When mixed with other elements to form an alloy, aluminium can be as strong as steel, at as little as one-third of the weight. (Indeed, Kallevig says, you could jump on the installation’s benches without doing them damage.) Abundant and sustainable, aluminium can be recycled repeatedly. It resists corrosion and can withstand conditions from the Arctic to outer space. And pure aluminium is soft enough to extrude, which forms it into complicated shapes without gluing or welding, like pushing pasta through a machine.
Nouvel took full advantage of the material’s malleability. Inspired by the power of letters, virtual text on smartphones and basic shapes, he designed huge geometric forms – triangles, circles and the Wallpaper* asterisk – for freestanding wall panels and oversized benches.
Sapa supplied Neal Feay Company with two and a half tons of extruded aluminium in flat rectangular panels. Rasmussen’s team cut it into Nouvel’s desired shapes before anodising it, using an electric charge and a dilute acid bath to convert it to aluminium oxide. Anodising is an industrial process that protects the metal, but Neal Feay Company approaches it from what Rasmussen calls a ‘cosmetic standpoint’. For this project, the company developed a special technique to further boost its sheen.
The aluminium surface was finely machined, then Neal Feay Company used a ball-end mill to carve a series of teardrop-shaped recesses that mirrored the light even more. Mistretta says, ‘The tiny indents created an interior play, like small Anish Kapoors.’ Nouvel describes the effect as ‘eroded as if by raining tears that left their trail on the metal’. Raised parallel lines on the metal added another layer of reflectivity. The result, Rasmussen says, was ‘a version of the material that no one had experienced before’.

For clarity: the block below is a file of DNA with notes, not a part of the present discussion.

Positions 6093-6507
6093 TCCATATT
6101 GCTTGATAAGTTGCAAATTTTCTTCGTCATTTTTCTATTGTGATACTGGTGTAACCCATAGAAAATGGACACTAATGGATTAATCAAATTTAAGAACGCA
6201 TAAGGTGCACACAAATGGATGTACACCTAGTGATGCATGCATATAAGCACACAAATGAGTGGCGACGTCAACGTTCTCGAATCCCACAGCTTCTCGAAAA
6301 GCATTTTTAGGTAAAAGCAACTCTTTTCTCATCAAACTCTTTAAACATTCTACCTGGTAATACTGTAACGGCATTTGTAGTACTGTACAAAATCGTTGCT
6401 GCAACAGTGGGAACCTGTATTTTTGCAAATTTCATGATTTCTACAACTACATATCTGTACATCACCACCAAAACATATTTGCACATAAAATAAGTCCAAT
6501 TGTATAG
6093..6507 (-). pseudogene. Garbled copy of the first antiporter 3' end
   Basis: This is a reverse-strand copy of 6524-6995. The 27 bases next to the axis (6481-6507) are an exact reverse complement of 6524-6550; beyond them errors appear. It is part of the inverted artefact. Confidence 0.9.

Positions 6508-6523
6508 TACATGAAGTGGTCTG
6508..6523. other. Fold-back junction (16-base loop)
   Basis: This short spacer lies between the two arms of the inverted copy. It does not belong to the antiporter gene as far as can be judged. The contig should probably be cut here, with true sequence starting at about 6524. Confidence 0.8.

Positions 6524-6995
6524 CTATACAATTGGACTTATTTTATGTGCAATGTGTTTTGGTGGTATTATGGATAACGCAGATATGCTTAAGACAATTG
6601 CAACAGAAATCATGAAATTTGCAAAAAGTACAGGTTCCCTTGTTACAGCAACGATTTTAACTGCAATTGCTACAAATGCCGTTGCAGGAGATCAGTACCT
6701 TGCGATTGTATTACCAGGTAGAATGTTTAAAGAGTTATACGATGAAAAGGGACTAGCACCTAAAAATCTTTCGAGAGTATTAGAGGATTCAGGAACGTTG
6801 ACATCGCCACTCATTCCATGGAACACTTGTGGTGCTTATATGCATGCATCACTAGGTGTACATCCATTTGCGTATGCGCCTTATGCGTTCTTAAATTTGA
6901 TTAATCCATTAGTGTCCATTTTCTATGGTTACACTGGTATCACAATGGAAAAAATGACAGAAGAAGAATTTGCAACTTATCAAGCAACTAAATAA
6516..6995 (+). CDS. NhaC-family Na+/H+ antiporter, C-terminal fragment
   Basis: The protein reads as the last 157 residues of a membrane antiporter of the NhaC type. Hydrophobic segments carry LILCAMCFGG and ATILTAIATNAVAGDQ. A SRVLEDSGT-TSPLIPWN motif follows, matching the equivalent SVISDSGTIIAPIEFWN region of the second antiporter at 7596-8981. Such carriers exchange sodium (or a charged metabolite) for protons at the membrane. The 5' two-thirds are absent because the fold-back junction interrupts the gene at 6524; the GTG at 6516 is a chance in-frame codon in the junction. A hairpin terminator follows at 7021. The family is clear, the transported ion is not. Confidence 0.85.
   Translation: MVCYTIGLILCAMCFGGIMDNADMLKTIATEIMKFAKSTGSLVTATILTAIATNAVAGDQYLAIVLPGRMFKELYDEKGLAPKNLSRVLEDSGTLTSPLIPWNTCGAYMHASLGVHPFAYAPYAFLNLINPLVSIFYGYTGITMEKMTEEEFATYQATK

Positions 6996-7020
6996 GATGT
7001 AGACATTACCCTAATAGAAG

The arcade’s ceilings are 4m high, and the nine freestanding elements reached practically to the top. Every one of the shapes weighed more than 200kg – each circle, for example, was composed of 135 panels and came in at 270kg. ‘The sheer scale of the pieces in that environment was almost shocking,’ says Rasmussen. ‘It had that ship-in-a-bottle experience.’
Lighting was key to the installation. Nouvel’s team attached filters to the existing ceiling lamps, so that light in shades of red, yellow, purple and green bounced off the aluminium and brought it to life, creating different zones of colour along the corridor. Seating was another consideration, and the architect designed asterisk benches – a shape that was both a nod to this magazine and ideal for groups of people to congregate. ‘The Wallpaper* asterisk – a lucky star – was scattered randomly across the stone floor to grab the attention, provoke conversation and draw visitors to the show,’ Nouvel explains.
Kallevig notes that in addition to looking fabulous, the five-armed aluminium benches served an important purpose during the crowded opening night party: ‘We were pleased to see that with a lot of ladies in high heels, they became the centre of attention for sore feet.’ It turns out that the asterisk form lends itself perfectly to function.
As originally featured in the August 2016 issue of Wallpaper* (W*209)